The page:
Following a morning of meetings, my work was kind enough to let me have the afternoon off to explore Rome further. Luckily I had just the place in mind – the Quirinale, an area that eluded me on my last visit to Rome. But first, I had to go past this gorgeous fountain in the Borghese Gardens – it had such an unusual mixture of sculpted and natural styles, I had to share it with you all.
Making my way slowly down the Via del Babuino, I stopped far too often to admire its picturesque alleyways….
…as well as these randomly placed penguins on the window ledge!
The Via del Babuino led me towards the Spanish Steps, a name which always puzzled me. Why call them the Spanish Steps when they are in Rome?
At first I was left even more confused when a co-worker told me they were designed by an Italian architect and financed by a French diplomat. It all became clear though when she then explained the steps were intended to link the French Trinita de Monti church at the summit of the hill with the Spanish square at the bottom, so-called because the triangular-shaped square was located next to the Spanish Embassy of the Holy See, and the territory immediately surrounding their building was considered Spanish territory ‘back in the day’.
Halfway through the walk I decided to take a slight detour, to explore the Barberini Palace.
The property was home to Marco Barberini, who would one day become Pope Urban VIII, and his family in the 17th century AD. Today it houses an impressive collection of ‘ancient art’ (oil paintings to you and me), but if you are short on cash then the building and its gardens alone are worth a wander.
A bee motif borders many of the walls in the Palace, and it turns out that is because three bees are on the coat of arms of the Barberini family. Looking through various history books and websites online, I couldn’t bee-lieve the amount of puns historians and critics contemporary during the Barberini’s time made between their family name, bees and the word ‘barbarian’, in relation to the family’s supposed nepotism when Pope Urban VIII reigned. It turns out I’m not the only sucker for a bad pun! Take a look if you are interested, at the very least it will make you see Italian Renaissance politics or papal history in a new light!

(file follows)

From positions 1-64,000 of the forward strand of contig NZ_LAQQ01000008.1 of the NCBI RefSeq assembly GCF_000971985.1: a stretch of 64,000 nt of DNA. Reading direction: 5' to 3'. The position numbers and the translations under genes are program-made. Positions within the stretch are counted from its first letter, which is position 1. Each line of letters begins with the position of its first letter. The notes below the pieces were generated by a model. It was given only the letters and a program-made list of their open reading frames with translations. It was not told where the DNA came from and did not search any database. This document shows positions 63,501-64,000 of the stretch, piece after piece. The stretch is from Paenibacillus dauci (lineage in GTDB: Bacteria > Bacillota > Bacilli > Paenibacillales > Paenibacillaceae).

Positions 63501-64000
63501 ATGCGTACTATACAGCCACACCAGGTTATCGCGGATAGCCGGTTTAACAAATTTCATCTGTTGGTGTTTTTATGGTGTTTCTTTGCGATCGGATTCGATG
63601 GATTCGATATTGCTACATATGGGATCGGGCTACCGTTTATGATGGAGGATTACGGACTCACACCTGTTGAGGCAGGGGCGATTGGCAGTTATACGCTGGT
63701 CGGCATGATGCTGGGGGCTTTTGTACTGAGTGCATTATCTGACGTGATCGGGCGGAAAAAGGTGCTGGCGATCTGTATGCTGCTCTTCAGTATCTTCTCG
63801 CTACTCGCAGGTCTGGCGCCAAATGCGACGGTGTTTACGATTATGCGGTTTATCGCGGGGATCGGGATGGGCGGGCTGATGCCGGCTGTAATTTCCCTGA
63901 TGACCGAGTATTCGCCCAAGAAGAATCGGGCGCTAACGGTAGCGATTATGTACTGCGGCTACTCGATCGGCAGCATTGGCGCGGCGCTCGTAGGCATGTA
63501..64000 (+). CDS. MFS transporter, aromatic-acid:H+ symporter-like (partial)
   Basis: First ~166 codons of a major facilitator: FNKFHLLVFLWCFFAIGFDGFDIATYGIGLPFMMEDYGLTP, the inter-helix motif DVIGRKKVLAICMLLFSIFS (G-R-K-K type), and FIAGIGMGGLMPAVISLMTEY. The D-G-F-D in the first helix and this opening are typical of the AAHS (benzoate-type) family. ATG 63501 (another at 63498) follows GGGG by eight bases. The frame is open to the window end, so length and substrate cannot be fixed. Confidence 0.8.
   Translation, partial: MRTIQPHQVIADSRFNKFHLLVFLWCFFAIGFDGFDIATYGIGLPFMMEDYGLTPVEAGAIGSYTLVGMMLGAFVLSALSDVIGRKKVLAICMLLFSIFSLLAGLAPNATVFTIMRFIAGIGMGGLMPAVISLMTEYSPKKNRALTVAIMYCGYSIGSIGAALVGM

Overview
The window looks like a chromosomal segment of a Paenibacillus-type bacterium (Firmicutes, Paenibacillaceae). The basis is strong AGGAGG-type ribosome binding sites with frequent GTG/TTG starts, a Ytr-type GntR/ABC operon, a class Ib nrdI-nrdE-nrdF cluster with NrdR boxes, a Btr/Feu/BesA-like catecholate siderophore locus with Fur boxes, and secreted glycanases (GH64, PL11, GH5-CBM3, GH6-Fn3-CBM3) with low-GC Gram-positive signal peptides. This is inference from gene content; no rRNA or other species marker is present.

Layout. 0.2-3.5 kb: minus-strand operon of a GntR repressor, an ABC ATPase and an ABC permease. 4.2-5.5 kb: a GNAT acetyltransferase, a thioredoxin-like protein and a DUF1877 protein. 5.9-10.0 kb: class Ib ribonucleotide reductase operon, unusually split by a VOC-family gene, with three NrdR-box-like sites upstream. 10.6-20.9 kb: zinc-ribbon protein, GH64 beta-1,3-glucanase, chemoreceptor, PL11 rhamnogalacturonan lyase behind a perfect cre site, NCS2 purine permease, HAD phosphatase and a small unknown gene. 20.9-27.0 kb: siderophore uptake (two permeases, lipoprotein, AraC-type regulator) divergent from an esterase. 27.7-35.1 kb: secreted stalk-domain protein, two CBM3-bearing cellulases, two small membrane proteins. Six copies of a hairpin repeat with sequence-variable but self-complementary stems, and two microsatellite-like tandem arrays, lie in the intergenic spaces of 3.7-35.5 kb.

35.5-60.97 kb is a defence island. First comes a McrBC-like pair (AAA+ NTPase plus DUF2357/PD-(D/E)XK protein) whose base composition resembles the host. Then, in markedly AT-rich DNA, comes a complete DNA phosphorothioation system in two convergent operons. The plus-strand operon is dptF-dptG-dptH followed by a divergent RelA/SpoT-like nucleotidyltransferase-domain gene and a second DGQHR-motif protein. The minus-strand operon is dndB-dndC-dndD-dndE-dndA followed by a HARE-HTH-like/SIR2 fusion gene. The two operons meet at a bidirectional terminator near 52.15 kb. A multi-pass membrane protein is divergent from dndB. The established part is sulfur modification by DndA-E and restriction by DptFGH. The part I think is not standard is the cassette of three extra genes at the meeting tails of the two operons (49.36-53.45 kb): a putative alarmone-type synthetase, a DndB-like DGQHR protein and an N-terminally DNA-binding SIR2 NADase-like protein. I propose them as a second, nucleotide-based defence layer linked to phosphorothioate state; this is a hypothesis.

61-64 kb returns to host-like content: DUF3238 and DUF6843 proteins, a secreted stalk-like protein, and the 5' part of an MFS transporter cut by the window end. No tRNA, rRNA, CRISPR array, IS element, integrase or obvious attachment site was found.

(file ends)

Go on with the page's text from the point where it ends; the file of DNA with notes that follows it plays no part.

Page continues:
Unsurprisingly, artwork and architectural gems cover every nook and cranny of Rome, so a statue at a traffic light should come at no surprise. But considering there was one for every corner of the crossroads, and their general grand state, they did make me stop and look twice.
Finally, and with much delay, I made it to the Quirinale Palace. One of three official residences of the President of the Italian Republic, the complex sits on the highest hill in Rome and provides an excellent vantage point for panoramic views of the capital.
Only a short distance away on the Via del Nazionale is Diocletian’s Baths. Once the largest public baths complex in Rome, the frigidarium, or large cold pools, was converted into the Santa Maria degli Angeli e dei Martiri by Pius IV and dedicated to all known and unknown Christian martyrs.
The sheer size and scale of the room, which was only one part of the public baths complex, is staggering in terms of the ancient world – it could easily accommodate 3,000 people! Even with the additions of marble, paintings and altars when it was refurbished into a church, it is large enough for everyone to feel like they have their own space to worship in peace.
If you head towards the back of the church and through the photography exhibition of its history, there is a sweet little courtyard at the back where it is possible to look at some of the unsurfaced walls of the complex.
Keep an eye out for a large and slightly menacing looking statue out the back as well!
After seeing Diocletian’s Baths and the Quirinale, I still had a few hours left. Which meant one thing – to slog all the way down to the Corso Vittorio Emmanuel II towards the Vatican for two reasons. I mean, no trip to Rome is complete without a peek at it, right?
St Peter’s Square is one of the favourite places in the world. Regardless of your religious affiliation, the entrance towards the square and Basilica, with the long street of obelisks lining either side, is dramatic and humming with energy enough to excite anyone. Just sitting along the side pillars, and appreciating the view with countless others, is an excellent way to while the afternoon and escape the midday heat.
The other reason I enjoy coming here? Just around the corner is my favourite ice cream place in Rome, the Old Bridge Gelateria. Head towards the side entrance to the Vatican Museum, and you will most likely find a queue on the other side of the street, it is that good.
When I first came to Rome someone told me that the best way to tell if a gelateria was good was to look at its pistachio ice cream – the more brown and muddy-looking, the better. The Old Bridge’s pistachio flavour is a delicious murky colour, and arguably their best flavour.
Do you have any food recommendations for Rome? Let’s hear them!